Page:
Vietnam Vets honored

Nov 17, 2021 | Around Ottawa County, Featured | 0 comments

Members of the Oak Harbor American Legion pause in the presentation of the flag as the National Anthem is sung.


A Vietnam Veterans Pinning Ceremony took place at The Arts Garage (TAG) in Port Clinton last week, a part of the the United States of America Vietnam War 50-year Commemoration. The ceremonies are part of a growing effort to honor all Vietnam-era military service members nationwide.

Members of the military serving from Aug. 5, 1964 to May 7, 1975 are considered part of the group designated as Vietnam Veterans.

The central focus of the ceremonies is the presentation of ceremonial pins to veterans as a symbol of gratitude for their service to our country. The back of the pin is engraved with the message, “A Grateful Nation Thanks and Honors You.”

A Vietnam Veteran is honored with his pin and a shake of his hand. (Photos by Phil Wheeler)

Sara Toris, Director of the Ottawa County Veteran’s Service Office, noted that “those who served stateside, or anywhere in the world during the war, were there supporting the troops that served in Vietnam. I don’t know that the troops serving there could have done everything that they needed to do without that support.”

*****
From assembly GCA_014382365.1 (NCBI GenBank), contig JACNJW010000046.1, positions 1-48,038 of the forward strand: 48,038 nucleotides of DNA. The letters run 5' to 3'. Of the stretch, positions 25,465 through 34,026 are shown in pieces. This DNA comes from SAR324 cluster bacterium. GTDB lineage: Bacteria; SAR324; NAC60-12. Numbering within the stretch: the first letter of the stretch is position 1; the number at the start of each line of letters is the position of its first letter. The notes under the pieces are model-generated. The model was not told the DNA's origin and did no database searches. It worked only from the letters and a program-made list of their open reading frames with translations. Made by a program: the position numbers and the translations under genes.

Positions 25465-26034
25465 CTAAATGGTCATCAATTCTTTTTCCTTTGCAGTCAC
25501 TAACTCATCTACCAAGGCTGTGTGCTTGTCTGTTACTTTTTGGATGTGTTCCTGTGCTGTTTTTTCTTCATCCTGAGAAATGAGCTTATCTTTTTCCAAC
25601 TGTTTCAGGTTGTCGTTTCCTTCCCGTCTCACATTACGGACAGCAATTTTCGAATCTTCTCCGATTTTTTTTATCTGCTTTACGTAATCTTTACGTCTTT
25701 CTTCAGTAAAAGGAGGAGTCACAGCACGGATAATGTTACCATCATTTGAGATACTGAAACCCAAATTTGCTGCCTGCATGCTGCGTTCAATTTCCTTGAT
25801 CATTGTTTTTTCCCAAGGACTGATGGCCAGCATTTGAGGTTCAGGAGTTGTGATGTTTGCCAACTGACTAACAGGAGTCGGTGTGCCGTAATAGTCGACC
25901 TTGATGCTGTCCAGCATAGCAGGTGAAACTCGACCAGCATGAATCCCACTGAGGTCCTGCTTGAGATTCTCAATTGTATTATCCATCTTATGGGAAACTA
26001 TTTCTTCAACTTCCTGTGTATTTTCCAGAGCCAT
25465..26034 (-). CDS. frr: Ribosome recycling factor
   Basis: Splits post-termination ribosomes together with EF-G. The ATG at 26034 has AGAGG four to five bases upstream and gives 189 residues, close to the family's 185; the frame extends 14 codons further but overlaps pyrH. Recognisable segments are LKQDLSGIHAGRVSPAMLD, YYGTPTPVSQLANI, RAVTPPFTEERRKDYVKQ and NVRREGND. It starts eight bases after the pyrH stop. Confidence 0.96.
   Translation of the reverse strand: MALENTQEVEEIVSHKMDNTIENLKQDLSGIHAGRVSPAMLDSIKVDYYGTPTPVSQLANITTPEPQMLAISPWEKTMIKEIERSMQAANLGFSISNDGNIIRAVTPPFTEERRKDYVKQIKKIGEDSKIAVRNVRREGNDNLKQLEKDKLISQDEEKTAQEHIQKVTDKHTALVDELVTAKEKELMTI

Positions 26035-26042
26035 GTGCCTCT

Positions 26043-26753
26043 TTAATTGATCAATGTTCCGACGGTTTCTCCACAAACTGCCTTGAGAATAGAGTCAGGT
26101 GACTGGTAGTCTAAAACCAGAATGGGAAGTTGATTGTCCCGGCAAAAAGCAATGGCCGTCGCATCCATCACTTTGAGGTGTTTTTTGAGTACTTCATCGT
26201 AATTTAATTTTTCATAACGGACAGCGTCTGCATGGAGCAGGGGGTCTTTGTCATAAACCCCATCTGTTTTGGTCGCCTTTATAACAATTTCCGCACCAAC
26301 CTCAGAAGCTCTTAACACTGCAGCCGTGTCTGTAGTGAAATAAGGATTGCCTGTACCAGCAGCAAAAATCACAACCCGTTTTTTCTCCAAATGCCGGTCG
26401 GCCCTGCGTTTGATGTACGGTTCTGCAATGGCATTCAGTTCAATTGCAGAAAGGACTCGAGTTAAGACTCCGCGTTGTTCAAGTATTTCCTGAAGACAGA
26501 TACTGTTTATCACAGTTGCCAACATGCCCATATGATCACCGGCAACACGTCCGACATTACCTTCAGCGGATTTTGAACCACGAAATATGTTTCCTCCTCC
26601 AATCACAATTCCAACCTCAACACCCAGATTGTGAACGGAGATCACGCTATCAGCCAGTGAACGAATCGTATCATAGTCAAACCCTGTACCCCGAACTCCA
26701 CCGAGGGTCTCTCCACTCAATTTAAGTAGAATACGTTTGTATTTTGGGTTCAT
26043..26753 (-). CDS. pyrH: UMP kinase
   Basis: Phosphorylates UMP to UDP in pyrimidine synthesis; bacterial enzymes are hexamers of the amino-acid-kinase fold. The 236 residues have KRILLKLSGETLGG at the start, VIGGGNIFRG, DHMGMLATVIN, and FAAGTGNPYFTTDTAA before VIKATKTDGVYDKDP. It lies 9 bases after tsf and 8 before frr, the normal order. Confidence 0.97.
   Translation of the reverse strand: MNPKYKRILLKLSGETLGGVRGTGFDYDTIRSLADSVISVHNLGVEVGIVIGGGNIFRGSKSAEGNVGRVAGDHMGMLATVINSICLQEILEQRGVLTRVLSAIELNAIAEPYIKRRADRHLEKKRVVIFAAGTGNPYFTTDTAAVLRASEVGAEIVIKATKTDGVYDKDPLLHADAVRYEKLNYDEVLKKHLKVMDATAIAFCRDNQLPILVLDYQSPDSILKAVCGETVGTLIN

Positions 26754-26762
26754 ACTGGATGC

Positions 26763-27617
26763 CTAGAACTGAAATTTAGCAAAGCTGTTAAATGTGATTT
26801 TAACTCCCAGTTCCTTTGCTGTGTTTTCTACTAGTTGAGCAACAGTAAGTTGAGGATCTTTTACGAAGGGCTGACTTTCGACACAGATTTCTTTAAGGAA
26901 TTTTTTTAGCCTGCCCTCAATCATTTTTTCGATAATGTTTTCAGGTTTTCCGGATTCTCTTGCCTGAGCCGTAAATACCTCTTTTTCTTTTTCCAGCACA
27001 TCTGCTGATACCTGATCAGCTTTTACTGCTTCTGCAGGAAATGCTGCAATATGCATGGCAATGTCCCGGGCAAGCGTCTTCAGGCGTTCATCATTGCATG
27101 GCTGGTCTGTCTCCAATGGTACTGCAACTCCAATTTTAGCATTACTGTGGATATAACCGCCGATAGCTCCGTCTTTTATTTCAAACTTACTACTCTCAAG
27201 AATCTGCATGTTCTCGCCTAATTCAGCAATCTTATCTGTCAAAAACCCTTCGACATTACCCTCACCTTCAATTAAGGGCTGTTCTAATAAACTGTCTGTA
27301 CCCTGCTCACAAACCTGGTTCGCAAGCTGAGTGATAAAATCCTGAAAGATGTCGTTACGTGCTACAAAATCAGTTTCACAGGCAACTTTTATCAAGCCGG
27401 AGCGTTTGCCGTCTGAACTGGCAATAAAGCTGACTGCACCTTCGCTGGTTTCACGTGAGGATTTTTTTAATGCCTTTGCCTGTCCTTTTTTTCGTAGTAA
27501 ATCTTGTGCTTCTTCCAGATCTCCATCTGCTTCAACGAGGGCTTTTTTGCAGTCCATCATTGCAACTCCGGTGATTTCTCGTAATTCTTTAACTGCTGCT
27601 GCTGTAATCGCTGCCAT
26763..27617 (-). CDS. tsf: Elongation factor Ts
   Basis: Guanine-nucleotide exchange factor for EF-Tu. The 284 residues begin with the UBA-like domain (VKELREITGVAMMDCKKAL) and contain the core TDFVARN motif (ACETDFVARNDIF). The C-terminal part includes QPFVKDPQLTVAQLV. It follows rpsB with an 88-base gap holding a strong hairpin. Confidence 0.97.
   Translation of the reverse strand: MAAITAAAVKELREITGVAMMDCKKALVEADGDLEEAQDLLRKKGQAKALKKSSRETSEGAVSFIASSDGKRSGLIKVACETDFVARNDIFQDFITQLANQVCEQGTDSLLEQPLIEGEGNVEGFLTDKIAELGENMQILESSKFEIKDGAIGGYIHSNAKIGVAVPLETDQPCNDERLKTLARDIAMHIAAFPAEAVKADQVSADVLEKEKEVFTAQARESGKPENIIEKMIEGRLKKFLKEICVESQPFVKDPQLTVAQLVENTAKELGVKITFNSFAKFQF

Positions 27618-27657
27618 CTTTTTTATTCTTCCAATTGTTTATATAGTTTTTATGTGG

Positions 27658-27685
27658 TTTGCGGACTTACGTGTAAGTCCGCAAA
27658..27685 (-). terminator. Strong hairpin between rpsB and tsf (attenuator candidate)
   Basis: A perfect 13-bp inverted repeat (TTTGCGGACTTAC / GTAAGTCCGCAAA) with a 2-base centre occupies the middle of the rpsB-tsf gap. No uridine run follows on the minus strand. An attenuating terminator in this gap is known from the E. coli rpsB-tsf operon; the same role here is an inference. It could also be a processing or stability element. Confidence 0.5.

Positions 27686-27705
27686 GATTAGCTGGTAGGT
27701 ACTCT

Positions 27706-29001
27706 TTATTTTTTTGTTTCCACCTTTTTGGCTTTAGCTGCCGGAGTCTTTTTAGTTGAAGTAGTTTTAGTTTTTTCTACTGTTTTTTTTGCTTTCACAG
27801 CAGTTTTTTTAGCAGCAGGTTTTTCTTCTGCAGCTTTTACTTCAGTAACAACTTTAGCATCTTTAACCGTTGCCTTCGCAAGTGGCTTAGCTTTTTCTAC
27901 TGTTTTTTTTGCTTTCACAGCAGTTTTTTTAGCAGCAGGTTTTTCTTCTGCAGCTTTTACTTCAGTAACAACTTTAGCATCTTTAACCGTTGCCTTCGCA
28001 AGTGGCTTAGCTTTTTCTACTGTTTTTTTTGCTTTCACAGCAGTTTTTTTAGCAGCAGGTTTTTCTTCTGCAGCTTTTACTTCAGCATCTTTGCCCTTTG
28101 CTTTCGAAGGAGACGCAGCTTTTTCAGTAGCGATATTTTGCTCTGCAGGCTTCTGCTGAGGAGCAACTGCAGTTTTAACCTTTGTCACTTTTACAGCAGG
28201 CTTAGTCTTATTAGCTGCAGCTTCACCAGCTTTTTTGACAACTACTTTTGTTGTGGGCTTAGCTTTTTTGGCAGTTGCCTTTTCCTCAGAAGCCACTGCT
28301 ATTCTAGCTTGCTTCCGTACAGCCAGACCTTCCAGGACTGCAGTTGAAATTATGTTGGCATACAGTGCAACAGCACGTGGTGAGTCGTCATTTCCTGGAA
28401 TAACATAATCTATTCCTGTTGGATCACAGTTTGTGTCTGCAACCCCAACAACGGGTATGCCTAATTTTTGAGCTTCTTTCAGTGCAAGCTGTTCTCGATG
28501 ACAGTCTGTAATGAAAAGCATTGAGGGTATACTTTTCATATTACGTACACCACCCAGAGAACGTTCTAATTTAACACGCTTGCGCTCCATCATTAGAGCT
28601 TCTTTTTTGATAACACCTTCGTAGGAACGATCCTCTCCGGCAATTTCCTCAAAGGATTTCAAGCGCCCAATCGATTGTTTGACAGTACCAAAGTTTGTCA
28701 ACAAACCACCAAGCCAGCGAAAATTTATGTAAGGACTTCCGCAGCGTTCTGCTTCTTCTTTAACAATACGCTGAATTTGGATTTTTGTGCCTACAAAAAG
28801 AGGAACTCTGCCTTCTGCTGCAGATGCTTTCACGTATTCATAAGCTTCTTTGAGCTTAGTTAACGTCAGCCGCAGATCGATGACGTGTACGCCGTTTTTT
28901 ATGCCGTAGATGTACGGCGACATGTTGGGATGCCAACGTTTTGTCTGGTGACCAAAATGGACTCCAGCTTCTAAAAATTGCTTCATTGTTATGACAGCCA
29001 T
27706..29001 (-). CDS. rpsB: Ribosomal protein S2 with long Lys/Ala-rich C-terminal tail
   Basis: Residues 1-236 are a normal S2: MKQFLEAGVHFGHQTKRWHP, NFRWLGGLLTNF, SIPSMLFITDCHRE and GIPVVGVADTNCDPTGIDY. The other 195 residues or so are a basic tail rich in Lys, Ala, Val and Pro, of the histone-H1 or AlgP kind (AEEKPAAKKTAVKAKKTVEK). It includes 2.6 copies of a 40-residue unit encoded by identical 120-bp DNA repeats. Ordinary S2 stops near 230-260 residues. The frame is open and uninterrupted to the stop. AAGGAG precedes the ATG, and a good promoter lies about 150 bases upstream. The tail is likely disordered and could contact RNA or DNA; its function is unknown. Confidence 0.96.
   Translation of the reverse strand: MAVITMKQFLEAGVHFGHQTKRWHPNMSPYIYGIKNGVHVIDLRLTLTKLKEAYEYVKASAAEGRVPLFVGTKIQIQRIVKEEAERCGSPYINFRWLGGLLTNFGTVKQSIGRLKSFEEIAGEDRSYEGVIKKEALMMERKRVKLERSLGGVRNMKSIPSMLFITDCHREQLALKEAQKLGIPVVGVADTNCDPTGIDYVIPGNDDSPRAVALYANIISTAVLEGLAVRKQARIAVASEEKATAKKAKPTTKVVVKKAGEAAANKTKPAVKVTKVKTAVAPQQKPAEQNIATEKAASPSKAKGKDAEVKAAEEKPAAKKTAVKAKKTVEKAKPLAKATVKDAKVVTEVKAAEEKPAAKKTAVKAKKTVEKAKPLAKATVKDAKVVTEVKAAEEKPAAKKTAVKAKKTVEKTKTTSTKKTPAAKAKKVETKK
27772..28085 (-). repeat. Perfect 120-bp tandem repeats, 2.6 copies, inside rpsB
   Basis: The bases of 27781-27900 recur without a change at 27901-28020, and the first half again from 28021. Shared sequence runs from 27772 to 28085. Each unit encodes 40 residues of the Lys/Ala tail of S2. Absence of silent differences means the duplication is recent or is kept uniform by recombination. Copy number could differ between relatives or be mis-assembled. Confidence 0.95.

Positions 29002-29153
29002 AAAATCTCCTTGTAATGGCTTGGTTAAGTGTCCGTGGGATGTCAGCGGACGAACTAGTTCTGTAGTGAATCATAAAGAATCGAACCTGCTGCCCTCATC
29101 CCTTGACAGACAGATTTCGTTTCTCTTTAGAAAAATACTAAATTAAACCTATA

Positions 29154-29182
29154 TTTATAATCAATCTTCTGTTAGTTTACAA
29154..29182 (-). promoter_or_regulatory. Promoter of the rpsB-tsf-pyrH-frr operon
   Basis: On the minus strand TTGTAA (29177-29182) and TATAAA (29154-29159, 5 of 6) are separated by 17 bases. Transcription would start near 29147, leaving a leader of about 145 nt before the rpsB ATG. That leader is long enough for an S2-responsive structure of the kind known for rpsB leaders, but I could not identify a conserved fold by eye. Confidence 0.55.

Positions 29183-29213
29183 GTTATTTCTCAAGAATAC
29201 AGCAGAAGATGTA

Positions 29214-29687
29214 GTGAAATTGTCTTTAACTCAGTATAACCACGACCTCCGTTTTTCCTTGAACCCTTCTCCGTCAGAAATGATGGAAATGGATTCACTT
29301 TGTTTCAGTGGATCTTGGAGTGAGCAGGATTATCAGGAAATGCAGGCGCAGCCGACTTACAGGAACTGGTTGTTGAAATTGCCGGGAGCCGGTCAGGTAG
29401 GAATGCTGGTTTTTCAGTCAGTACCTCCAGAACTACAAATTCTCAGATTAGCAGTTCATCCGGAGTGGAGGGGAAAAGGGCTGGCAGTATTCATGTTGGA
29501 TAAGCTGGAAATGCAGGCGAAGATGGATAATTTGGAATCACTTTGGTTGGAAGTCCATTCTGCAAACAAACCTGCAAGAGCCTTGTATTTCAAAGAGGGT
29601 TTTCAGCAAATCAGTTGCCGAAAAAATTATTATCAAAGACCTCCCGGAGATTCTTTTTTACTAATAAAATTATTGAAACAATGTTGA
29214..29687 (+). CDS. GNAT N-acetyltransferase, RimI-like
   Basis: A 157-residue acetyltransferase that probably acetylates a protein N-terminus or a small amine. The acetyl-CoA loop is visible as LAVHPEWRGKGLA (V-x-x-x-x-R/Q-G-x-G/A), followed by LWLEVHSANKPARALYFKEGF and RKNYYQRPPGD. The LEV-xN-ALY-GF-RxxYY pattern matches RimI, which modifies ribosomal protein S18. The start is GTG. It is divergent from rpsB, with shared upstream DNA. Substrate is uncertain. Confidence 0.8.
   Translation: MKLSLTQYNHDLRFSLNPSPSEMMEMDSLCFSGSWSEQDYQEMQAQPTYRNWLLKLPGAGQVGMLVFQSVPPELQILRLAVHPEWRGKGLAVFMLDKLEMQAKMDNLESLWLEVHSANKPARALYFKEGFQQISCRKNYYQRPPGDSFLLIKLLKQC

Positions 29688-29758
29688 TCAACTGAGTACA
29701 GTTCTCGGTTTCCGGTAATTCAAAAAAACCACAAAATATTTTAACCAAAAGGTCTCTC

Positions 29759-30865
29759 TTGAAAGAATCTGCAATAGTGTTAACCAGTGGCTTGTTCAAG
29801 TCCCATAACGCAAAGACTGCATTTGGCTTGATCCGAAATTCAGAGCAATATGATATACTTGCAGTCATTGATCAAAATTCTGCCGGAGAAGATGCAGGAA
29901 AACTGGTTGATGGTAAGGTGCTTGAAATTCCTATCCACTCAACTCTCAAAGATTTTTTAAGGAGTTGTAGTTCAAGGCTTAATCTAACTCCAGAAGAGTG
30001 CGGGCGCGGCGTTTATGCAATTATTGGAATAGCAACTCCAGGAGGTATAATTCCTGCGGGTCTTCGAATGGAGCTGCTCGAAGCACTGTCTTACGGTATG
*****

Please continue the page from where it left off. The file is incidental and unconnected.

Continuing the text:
The event at TAG was overflowing with well-wishers. More then 67 Vietnam vets sent RSVPs, and over a 100 vets, family, and friends were present to applaud and thank them for their sacrifice. A color guard from the Oak Harbor American Legion presented the American flag, and the acappella group ‘A Touch of Class’ from Port Clinton High School did a wonderful rendition of our National Anthem.

Members of the acapella group ‘A Touch of Class’ from Port Clinton High School sang a wonderful rendition of the National Anthem. From left to right) are Port Clinton Choir Director Bruno Bush, Kayten Shrader, Max Solomon, Emma Shrader, Lillie Rolin, Cmiah Baker, Aurora Fillmore, Anna Hittepole, Rebecca Auerbach, Me Barth and Diego Buhey

It was a joyous, yet somber, event designed to honor and welcome home the veterans, as well as remember the past. There were wheelchairs, walkers and canes in abundance. Bald and graying heads were the rule. Yet, for an hour or so, all of us veterans were in our 20s again. Our backs were straight, our stomachs flat, and our hair was dark. We stood among friends and family who welcomed us with open arms.

It has almost become a cliché to say “Thank you for your service.”

TAG board member Barbara Radebaugh said a better headline would be “Welcome Home.”

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